Also, social media users will not use press releases to create content. They draw from their own impressions and conversations that they’ve heard. Thus neither the transmission nor the transmitters of a message can be controlled by the sender.
Bottomline: Share ideas, don’t tell people what to say.
Myth: ‘Key influencers’ are advertising channels
Truth: Key influencers have a large following because of original, engaging content.
A hot phrase among social media agencies is ‘key influencer’. This is usually a person or group that enjoys widespread visibility but also considerable engagement with other users on social media. Twitter followership, blog readership, Facebook Page likes are some of the metrics of importance. Brands sometimes devise special programs targeted at these key influencers.
The thing to remember is that a key influencer is most often in that position because they’ve established a distinctive identity for themselves in this space. By delivering timely, engaging content on a sustainable basis and by being a part of major conversations, the key influencer has managed to garner a substantial audience. This is built on a foundation of credibility, which keeps followers/readers interested over a long period of time. Why would a person in this position want to relay commercial information about a brand, risking his/her credibility and follower interest? A brand that manages to make a key influencer its puppet is effectively killing the entire circle of influence.
It is a tricky enough thing to become a key influencer (the surefire formula of which, nobody has yet figured out). Identifying key influencers is another complex proposition.With all this effort in place, it would be optimal to establish an open dialogue with such key influencers. They are the ones in the position to tell a brand where it is going wrong and what will work with the audiences they have. Also, a key influencer’s negative feedback will hurt a brand but gagging that will not necessarily stop other users from sharing their experiences. On the other hand, a positive review from a key influencer whose audience trusts them, can do a lot of good for a brand.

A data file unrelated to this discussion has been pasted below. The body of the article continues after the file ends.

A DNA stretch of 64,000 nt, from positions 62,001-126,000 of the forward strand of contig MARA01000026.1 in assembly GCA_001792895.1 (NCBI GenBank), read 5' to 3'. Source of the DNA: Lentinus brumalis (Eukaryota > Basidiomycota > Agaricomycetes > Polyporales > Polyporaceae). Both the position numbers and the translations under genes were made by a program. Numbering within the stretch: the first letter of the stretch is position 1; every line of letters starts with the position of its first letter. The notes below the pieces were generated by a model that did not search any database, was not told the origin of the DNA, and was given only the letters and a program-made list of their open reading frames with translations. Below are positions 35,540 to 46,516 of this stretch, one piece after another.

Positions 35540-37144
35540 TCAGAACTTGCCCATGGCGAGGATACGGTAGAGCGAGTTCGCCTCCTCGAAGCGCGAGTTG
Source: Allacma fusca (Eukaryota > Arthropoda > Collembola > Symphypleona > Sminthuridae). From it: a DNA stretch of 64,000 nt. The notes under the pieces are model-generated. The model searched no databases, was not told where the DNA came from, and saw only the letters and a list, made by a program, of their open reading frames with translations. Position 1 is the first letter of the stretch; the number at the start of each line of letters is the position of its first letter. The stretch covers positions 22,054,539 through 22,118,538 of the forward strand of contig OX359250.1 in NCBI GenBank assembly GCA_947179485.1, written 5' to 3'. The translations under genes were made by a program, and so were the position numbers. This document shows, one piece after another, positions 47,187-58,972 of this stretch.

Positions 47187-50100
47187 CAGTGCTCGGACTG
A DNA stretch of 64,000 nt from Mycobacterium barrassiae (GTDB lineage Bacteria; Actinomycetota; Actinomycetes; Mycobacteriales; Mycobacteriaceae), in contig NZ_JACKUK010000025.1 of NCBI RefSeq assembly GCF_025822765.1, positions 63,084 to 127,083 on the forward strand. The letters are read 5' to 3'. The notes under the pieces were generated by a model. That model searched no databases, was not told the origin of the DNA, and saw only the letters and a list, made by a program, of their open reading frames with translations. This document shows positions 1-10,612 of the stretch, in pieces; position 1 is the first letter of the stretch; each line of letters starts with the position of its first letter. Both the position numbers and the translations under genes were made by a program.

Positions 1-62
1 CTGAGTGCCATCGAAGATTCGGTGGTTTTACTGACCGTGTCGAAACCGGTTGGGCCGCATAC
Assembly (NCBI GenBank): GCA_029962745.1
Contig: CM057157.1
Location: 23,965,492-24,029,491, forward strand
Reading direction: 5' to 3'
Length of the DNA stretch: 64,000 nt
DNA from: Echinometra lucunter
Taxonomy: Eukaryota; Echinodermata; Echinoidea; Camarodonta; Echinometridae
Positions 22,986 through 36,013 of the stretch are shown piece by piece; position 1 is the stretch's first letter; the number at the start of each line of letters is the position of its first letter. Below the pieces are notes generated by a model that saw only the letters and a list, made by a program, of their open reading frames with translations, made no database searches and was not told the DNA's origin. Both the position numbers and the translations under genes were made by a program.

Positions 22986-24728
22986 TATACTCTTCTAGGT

Bottomline: Build open conversations with key influencers, not control.
Myth: Ad copy and product brochures are Social Content
Truth: Independent opinion, interesting conversations and situation-relevant information are Social Content.
Website technology has been around for over a decade. Think of the brand (or company) homepage as the online office. Product brochures, sales announcements and even ad copy belong right here.
But a brand’s social media presence is like its online home. It is a place to park thoughts and ideas that do not fit the strict purview of the website but could be of interest to the world anyway. It is a space to connect with all kinds of people – customers, partners, vendors, competitors, observers, experts – without the pressure of closing a deal. It is a way to listen in on conversations about your industry, brand and anything else of relevance without biasing the speakers. Sales facts and hardsell have no room in this space.
Social Content can put a human perspective on the gigantic machinery that a business usually is. Opinion pieces on current affairs, industry trends, anecdotes (not sales reports) about the business, content that characterizes and personifies the consumer – these are great social content for a brand to create.
Bottomline: Use your social media presence to participate in conversations, not sales deals.